Here’s a weird and welcome fact: Violent crime rates in the United States have continued to go down despite the deepest and most persistent recession since the Great Depression.
This defies historical precedent and conventional wisdom, which insists that people without jobs have more time and motivation to commit crimes. But in 2010, the last year for which the U.S. Bureau of Justice Statistics has complete data, violent crime — homicides, assaults, robbery — was down 4 percent nationwide.
There may be no single reason for this phenomenon, but one clear factor is that police departments are getting better. A new generation of police officers and commanders has embraced technology and academic research. Researchers, in turn, have learned to embrace the street smarts of patrol officers.
Police departments, here and elsewhere, have harnessed computers and data analysis. They are employing sophisticated new techniques to identify and patrol high-crime areas. Increasingly they are focused on the relatively small number of places where most crime occurs and the relative handful of criminals responsible for most of it.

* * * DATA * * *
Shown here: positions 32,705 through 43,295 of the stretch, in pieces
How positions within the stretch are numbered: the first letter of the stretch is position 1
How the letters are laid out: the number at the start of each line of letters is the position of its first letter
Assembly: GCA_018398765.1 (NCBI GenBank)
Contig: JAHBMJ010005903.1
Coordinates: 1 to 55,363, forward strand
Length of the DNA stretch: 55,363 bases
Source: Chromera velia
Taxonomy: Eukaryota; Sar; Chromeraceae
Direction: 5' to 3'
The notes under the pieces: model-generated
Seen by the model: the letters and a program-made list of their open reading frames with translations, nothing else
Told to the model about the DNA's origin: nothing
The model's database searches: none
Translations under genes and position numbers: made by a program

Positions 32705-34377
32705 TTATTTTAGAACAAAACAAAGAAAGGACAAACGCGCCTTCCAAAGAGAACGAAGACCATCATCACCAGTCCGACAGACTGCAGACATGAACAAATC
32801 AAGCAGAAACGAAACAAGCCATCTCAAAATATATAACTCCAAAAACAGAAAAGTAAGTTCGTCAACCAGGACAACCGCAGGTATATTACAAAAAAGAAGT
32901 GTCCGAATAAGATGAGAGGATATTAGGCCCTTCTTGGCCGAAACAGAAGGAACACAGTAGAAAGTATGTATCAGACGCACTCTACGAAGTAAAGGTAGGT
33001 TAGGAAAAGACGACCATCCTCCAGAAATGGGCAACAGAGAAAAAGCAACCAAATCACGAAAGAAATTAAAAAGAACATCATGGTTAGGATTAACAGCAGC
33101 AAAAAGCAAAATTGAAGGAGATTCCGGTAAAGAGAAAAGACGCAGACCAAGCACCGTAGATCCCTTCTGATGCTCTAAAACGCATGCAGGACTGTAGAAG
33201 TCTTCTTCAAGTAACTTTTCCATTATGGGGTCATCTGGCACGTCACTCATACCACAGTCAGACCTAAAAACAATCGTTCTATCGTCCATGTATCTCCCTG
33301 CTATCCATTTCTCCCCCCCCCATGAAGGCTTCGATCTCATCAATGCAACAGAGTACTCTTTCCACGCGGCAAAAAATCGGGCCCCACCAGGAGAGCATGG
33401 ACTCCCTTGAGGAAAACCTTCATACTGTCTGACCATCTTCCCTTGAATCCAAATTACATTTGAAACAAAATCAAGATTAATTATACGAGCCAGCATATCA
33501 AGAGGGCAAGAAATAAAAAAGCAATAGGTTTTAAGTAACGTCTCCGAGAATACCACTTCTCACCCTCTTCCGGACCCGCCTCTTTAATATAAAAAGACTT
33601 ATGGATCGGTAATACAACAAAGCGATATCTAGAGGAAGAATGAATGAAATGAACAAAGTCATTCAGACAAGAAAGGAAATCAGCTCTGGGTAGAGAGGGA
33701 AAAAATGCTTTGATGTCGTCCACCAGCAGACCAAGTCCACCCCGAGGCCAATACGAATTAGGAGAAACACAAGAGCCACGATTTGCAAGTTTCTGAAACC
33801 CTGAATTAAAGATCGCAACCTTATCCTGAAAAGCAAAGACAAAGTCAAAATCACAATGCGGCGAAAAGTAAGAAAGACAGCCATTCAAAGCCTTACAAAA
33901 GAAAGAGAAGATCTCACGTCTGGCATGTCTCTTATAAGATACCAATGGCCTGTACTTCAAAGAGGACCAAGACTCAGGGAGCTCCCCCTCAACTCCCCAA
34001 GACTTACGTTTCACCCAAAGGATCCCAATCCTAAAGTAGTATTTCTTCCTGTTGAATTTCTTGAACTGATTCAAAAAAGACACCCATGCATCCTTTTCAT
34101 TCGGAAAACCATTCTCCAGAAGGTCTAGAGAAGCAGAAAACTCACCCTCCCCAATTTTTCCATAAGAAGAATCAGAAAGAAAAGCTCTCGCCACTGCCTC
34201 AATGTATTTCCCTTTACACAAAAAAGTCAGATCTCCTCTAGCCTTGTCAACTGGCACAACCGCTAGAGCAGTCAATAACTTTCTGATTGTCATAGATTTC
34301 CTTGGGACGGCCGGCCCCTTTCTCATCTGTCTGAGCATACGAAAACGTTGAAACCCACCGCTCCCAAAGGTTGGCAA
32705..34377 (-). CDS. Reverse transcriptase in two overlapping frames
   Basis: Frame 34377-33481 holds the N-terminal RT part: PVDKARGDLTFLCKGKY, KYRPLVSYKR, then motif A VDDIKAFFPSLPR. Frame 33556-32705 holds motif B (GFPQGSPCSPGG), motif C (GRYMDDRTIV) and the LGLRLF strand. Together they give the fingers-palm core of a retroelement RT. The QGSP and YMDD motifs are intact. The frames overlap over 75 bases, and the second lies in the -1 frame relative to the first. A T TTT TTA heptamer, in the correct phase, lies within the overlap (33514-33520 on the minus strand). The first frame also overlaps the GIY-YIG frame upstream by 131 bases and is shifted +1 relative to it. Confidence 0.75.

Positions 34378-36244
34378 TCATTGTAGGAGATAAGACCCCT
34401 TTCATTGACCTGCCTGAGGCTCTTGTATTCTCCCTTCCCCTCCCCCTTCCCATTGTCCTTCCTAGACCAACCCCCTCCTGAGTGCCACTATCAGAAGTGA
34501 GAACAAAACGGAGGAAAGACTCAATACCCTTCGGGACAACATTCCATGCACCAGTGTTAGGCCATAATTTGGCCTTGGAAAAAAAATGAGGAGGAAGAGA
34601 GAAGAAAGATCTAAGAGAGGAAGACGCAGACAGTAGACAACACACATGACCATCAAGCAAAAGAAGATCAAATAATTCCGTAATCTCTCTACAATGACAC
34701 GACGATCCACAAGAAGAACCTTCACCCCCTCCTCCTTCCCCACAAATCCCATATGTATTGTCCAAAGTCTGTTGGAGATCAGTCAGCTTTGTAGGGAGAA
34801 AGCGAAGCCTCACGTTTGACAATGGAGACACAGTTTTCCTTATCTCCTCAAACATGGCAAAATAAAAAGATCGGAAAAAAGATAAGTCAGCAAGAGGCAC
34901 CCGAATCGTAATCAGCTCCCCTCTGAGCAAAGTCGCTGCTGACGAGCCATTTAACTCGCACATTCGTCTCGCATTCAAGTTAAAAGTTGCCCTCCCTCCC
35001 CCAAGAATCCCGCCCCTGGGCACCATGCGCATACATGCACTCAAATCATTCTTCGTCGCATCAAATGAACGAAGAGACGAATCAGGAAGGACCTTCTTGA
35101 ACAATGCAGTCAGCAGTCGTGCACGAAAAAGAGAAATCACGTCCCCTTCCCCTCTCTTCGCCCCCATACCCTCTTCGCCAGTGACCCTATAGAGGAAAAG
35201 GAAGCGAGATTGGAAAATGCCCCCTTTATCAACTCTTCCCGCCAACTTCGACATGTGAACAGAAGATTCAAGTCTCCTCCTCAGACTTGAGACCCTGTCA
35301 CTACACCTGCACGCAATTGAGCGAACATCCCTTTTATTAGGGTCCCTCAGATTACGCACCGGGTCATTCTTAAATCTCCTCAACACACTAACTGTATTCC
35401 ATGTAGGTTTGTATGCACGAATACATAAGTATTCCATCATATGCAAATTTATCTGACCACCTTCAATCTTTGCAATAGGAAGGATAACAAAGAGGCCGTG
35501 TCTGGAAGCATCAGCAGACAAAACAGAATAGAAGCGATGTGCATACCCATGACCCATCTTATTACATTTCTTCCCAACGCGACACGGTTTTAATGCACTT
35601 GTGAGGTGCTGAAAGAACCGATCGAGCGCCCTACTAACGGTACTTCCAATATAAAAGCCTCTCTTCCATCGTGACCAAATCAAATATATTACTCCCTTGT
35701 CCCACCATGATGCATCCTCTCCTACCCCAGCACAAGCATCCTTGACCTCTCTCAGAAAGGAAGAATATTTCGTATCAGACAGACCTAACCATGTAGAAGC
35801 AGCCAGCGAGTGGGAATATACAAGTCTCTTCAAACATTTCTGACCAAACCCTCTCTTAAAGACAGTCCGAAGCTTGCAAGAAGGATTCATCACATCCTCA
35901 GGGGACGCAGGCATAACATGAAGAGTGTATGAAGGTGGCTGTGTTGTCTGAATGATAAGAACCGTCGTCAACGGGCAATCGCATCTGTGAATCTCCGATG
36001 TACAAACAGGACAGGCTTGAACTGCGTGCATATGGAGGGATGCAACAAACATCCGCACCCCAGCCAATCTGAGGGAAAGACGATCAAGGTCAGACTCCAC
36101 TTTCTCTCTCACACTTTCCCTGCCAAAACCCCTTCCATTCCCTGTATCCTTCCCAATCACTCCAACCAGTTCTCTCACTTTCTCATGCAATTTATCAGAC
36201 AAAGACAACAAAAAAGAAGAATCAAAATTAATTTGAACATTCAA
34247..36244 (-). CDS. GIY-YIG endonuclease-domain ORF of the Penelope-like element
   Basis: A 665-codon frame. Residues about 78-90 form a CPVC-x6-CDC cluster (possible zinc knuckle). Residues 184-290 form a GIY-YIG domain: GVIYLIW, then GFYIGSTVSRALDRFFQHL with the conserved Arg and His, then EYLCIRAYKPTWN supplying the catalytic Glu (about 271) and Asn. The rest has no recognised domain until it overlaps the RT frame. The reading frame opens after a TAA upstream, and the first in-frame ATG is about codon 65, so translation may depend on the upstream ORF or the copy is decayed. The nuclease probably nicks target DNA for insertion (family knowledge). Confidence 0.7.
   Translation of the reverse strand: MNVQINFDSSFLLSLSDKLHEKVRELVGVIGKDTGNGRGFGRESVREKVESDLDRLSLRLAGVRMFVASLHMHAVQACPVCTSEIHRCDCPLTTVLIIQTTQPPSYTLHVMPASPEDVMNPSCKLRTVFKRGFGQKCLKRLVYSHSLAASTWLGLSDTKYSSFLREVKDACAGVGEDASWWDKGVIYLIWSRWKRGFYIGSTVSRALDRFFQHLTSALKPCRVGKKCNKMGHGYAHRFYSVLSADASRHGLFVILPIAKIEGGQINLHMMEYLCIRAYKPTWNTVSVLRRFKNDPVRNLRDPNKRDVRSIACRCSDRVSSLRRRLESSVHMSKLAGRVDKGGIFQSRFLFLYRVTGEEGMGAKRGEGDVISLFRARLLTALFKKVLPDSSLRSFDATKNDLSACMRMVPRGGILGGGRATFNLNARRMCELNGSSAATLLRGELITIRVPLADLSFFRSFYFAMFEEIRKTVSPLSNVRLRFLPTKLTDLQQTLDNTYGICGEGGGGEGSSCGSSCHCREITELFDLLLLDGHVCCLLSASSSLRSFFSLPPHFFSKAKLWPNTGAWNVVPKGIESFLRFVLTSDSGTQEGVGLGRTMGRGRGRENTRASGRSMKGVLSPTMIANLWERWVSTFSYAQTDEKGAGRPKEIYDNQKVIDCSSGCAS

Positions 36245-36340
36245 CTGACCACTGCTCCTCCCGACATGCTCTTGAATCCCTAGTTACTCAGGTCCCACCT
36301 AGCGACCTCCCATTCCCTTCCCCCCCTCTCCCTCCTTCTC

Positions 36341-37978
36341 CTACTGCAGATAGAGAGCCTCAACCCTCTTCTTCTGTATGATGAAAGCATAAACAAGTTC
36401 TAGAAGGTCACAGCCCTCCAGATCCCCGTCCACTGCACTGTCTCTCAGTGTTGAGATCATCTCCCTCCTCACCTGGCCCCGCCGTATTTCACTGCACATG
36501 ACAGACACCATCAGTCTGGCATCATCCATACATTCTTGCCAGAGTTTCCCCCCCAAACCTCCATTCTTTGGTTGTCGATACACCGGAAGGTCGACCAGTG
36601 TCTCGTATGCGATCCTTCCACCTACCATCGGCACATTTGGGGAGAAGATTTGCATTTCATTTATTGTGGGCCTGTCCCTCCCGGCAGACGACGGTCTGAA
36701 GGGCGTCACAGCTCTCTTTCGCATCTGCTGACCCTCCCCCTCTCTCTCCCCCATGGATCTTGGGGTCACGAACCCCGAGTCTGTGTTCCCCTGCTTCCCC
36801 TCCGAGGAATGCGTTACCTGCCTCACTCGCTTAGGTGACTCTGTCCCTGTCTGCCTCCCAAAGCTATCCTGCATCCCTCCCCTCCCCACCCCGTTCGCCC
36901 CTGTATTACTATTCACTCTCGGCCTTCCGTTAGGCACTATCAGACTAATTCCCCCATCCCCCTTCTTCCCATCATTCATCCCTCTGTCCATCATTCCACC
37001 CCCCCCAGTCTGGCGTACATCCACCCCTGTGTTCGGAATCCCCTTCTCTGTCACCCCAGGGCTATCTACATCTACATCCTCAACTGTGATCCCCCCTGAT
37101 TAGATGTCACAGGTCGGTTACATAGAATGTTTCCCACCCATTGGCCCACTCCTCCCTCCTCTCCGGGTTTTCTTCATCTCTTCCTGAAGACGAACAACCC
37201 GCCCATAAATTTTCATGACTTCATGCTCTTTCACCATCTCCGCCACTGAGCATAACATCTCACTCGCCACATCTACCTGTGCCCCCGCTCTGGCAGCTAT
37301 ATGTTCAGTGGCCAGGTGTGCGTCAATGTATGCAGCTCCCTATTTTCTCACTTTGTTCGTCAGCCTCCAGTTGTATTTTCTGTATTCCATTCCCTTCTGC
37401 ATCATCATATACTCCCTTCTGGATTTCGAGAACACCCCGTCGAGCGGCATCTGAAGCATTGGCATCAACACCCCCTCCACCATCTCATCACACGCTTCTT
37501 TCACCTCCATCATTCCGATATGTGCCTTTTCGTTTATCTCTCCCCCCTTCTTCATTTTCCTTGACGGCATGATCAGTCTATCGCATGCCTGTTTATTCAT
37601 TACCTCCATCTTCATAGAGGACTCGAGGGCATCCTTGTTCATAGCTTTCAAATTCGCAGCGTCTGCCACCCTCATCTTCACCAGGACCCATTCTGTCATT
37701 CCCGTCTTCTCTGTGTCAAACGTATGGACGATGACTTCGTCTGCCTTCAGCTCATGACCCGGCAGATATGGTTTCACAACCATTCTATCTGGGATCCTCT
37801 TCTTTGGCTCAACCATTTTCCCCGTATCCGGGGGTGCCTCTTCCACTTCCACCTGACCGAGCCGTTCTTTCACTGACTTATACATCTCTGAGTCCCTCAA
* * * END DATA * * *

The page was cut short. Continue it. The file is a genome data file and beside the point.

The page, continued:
The LaGrange Department reported closed-case rates higher than national averages in all areas of crime in 2011.
“We’re looking at a decline on everything because we know where we need to be,” Detective Chris Pritchett said.
Pritchett said he credits the city’s decreasing crime rates, in part, to intelligence-led policing — the practice of analyzing trends to predict where and when crimes will happen next — has led to several arrests in recent weeks.
After determining that a series of burglaries near Tower Street were committed by the same suspect, he used factors from each incident to predict the next neighborhood where the suspect would strike next. Police arrested 18-year-old Johnquavious Russell on June 7, just two blocks from where Pritchett predicted.
“It’s proof that crime analysis works,” he said. “We are watching it unfold.”
There are good signs here. In the past, most police departments have been conservative institutions, suspicious of outsiders and slow to change. The city, the courts and cops have shown themselves to be open to innovation and collaboration. The city, and the entire region, will be safer for it.